Daily #86: Comfort zone

I’ll be honest: there are many different things that this title could refer to. I’m someone with many comfort zones, and I like to stay firmly inside them wherever I can. Despite that, I’ve breached the walls of many of my comfort zones in the last six months: I started posting my writing online, and actively inviting people to read it, which is a new thing for me. I committed to working on and completing one project – I’m still working on it, but I’m further than I’ve ever been before.

And as I discussed in my blog about self-confidence earlier this week, I’ve also been posting pictures of myself on Instagram. If Doctor Who himself had appeared to me a couple of years ago and told me I’d be doing that now, I would have laughed in his face.

While I like my comfort zones, those changes have been all under my own steam for the most part. The reason I’m discussing it today is because I’m going to need to go out of my comfort zone by force, and there’s nothing I can do about it.

My boss’s boss has asked me to organise a small project regarding some content articles. I’m essentially meant to work with some internal stakeholders, find out what’s needed, then research and select an agency to fulfil the needs of the project. For context, I’m just meant to be a content writer, not a manager.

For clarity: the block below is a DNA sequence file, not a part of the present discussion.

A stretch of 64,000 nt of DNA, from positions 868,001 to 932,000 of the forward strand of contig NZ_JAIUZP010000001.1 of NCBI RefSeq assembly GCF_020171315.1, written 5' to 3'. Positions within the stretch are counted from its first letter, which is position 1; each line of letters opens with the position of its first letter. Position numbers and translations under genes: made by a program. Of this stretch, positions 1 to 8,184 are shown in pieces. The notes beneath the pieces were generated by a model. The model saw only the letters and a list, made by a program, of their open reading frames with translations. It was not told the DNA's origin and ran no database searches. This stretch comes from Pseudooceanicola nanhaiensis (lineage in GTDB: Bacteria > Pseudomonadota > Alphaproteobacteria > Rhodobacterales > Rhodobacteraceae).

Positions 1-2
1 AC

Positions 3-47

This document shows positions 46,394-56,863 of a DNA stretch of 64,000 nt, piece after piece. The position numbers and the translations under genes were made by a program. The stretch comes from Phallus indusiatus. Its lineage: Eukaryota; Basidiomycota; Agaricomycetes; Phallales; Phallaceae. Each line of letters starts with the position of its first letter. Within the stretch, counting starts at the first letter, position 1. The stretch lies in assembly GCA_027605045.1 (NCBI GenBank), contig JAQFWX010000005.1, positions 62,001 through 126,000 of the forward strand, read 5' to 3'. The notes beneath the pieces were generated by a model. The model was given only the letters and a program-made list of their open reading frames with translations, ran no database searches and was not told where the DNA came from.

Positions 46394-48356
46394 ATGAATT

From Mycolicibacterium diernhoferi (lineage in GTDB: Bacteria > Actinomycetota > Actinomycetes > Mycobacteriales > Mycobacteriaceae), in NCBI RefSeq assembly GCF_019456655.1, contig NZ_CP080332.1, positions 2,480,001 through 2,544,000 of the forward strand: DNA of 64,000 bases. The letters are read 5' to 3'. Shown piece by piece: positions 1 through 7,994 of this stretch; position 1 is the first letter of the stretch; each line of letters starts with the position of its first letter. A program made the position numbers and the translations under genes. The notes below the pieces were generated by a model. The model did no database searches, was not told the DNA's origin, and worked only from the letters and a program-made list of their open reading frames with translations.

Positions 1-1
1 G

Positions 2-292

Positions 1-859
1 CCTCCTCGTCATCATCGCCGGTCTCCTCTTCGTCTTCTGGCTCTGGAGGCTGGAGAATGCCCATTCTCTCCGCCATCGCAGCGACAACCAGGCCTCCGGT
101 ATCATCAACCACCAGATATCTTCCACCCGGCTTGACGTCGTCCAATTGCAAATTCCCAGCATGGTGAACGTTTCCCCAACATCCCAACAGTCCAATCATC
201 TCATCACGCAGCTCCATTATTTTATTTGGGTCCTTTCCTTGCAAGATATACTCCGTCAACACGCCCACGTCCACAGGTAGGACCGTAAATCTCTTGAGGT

While it doesn’t sound too complicated – and it’s not, at the heart of it – these things are well out of my comfort zone. Speaking to new people isn’t something I’m keen on, and I have to do that both within and outside my company. I’ve never scouted for agencies, so that’s new to me too. I also have to at least appear to know what I’m doing!

Fortunately, my boss’s boss is amazing, and she seems to understand that the task is intimidating for me. I’m welcome to ask for any help I might need as I go along, and she’ll be able to support me.

Of course, going outside of your comfort zone is good thing, as long as it’s not dangerous. It’s like you’re armed with a paintbrush. As you venture outside your painted ring, you can run over and paint a bigger loop around the new task you’ve conquered – and thus your comfort zone expands. The more you perform that task, the more sure and solid the lines become, and it becomes a familiar part of your routine. You become more able to complete that kind of task.

I had an issue with using the telephone before I started my previous job – and by issue, I mean a phobia. Unfortunately, my previous job required me to make contact with customers by telephone fairly often, so I had to push hard through the walls of my comfort zone to make the first call. But once I’d made that call, the rest got easier, and suddenly, it wasn’t such a big deal for me. While I still don’t enjoy using the phone, I’m capable of making a call now.

I’m going out now, so I’ll have to end with a question – what took you out of your comfort zone recently?

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